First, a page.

A robotic mule called AlphaDog never won't be part U.S. Marines. As it turns out, the robot is too loudy.U.S. Marine Corps has decided its Legged Squad Support System, or LS3, also known as the "robotic mule," is too loud to use on the battlefield. The Marines began testing the robotic mule in a series of training events in September, although officials at the Defense Advanced Research Projects Agency said the gas-powered quadruped would likely never see actual combat. The robot was used to carry equipment, lightening the load for troops on the field. Testing events included simulations in forests, open fields and urban environments, where the robot was able to carry over 400 pounds of equipment.
From Robot Dogs and Bees yo cyborg sea creatures, these 10 robotic animals are like something out of Black mirror! Mimicking a real ant colony, the BionicAnts work together to achieve common tasks and goals.The Ants communicate with each other, like actual ants, and work to complete complex tasks and trials, demonstrating how a single autonomous robot can come to work with a group when need be. This cooperative technology could be used to one day automatize dangerous jobs, potentially saving human lives without sacrificing the quality of work that is expected. The ATRIAS is a two legged robot with attributes similar to Ostriches or other grounded birds. It is incredibly fast and agile yet also stable.
Which One is Faster -Laikago By Unitree Robotics Meeting Spotmini From Boston Dynamics. Chinese roboticist Xing Wang has long been a fan of BigDog, AlphaDog, Spot, SpotMini, and other robots that Boston Dynamics has famously introduced over the years. "Marc Raibert … is my idol," Wang once told us about the founder and president of Boston Dynamics. For more info: http://www.unitree.cc/e/action/ShowIn... SpotMini The new SpotMini looks much more polished and less grotesque, like a real-life cross between a Pixar animation and a robot out of a Neill Blomkamp vision of the future, thanks in part to series of bright yellow plates covering its legs and body. The new bot's movement also looks incredibly fluid.
Google has acquired Boston Dynamics, a company that builds robots that mimic the movements of humans and animals with stunning dexterity and speed. "We are looking forward to this next chapter in robotics and in what we can accomplish as part of the Google team," Boston Dynamics co-founder Marc Raibert said via email. Boston Dynamics is the eighth robotics company that Google has acquired in the past six months, according to The New York Times, which first reported the news on Friday. Earlier this month, the Times reported that Google has named former Android chief Andy Rubin as the company's lead for its robotics projects. On its YouTube channel, Boston Dynamics has videos of its impressive robots, including WildCat, a four-legged robot designed to run fast in all terrains, Cheetah, which tops 28 miles-per-hour, and Petman, a human-like robot that balances himself as he walks, squats and does calisthenics, and simulates human physiology by controlling its temperature, humidity and sweating, according to the company.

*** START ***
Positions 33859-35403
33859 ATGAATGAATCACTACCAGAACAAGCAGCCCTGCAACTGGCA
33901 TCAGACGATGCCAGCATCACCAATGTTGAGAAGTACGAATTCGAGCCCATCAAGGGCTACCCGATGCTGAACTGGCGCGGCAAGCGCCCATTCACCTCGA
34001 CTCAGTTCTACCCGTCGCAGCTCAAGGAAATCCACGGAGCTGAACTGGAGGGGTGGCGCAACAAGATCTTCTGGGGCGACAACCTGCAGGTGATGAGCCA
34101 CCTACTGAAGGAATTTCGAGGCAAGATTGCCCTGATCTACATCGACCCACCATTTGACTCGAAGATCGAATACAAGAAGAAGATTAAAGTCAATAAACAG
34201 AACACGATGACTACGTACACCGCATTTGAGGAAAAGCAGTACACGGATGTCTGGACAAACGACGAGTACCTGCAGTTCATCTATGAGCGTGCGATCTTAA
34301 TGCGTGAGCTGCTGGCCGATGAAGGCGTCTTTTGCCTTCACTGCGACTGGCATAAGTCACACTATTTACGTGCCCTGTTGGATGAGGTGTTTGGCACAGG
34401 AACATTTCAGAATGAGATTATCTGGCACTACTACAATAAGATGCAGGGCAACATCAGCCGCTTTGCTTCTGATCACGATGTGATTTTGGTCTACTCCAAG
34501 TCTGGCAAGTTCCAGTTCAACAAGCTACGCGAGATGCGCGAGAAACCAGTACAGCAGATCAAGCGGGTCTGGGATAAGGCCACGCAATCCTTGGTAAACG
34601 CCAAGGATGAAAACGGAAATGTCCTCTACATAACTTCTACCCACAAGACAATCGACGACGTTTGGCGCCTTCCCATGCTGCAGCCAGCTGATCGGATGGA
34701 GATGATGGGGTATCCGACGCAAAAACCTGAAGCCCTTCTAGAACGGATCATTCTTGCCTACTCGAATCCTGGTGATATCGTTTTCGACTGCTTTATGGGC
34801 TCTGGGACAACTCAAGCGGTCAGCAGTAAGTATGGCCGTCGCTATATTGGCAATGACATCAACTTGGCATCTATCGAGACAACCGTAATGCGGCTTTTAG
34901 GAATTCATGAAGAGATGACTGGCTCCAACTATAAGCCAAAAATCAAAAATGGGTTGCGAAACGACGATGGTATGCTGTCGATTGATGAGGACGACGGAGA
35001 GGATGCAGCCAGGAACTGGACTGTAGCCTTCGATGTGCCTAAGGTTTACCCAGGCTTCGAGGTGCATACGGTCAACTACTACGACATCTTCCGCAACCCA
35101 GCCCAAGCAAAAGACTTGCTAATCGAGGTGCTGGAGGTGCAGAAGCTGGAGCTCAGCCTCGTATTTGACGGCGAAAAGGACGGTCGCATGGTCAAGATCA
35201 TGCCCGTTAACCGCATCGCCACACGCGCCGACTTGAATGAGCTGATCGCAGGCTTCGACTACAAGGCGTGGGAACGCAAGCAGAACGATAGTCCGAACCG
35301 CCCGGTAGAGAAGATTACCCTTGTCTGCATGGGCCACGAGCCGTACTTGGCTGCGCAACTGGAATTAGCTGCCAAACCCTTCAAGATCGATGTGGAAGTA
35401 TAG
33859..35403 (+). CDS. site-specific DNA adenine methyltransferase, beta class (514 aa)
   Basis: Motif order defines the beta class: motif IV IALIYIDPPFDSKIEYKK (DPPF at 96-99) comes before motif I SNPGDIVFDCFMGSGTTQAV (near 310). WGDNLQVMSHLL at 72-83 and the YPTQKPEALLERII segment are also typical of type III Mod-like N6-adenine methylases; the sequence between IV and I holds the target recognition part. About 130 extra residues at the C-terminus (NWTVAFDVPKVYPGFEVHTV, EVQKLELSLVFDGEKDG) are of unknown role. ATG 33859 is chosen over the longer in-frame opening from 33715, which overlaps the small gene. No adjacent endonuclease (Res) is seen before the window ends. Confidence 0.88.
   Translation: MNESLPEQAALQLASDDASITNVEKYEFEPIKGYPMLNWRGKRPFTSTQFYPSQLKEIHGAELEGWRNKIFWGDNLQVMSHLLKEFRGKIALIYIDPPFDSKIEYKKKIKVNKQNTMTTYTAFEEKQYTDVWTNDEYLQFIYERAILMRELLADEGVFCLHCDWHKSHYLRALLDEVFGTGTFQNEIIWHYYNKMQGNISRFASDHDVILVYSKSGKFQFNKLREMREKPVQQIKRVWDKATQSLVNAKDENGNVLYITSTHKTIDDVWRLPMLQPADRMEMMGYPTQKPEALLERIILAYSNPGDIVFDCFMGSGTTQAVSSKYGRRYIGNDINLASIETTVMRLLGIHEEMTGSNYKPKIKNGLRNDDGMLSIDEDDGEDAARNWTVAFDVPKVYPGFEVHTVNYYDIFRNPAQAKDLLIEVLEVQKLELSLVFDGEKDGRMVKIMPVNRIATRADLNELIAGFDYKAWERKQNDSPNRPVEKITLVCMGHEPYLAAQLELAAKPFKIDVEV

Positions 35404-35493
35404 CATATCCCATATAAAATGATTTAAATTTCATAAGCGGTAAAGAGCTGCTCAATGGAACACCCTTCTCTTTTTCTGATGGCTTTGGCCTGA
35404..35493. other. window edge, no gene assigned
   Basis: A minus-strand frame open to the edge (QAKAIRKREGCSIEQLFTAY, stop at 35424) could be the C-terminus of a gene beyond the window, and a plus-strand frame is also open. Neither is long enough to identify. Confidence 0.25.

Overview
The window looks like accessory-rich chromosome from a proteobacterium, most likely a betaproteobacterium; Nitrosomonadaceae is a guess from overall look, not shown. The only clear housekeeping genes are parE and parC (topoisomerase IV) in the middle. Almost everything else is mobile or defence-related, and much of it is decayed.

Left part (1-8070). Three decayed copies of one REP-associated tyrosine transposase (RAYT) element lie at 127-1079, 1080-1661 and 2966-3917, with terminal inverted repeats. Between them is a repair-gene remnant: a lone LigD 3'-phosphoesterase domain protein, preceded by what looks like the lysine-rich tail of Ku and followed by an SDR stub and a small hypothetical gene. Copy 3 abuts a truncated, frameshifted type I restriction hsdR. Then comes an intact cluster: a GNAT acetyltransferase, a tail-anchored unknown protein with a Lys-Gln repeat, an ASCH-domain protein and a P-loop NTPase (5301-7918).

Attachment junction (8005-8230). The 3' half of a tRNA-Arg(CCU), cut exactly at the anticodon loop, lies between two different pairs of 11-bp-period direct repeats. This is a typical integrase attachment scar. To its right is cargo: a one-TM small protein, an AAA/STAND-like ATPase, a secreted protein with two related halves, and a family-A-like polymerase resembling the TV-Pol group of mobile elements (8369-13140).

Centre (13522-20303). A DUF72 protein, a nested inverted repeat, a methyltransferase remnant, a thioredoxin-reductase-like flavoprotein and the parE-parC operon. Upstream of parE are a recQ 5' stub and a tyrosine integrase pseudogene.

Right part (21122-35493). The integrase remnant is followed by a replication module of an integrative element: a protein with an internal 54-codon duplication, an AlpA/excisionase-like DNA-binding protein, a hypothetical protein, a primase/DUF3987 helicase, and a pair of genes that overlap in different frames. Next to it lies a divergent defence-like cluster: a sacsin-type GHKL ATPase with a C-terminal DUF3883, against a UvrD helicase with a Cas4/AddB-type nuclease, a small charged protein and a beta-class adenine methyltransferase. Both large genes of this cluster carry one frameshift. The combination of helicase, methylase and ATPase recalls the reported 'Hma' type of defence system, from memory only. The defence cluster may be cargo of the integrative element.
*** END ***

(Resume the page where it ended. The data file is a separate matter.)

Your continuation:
Chinese roboticist Xing Wang has long been a fan of BigDog, AlphaDog, Spot, SpotMini, and other robots that Boston Dynamics has famously introduced over the years. "Marc Raibert … is my idol," Wang once told us about the founder and president of Boston Dynamics. Now Wang, with funding from a Chinese angel investor, has founded his own robotics company, called Unitree Robotics and based in Hangzhou, outside Shanghai. Wang says his plan is making legged robots as popular and affordable as smartphones and drones. Unitree's first robot is a four-legged robodog called Laikago, which the company is announcing this week.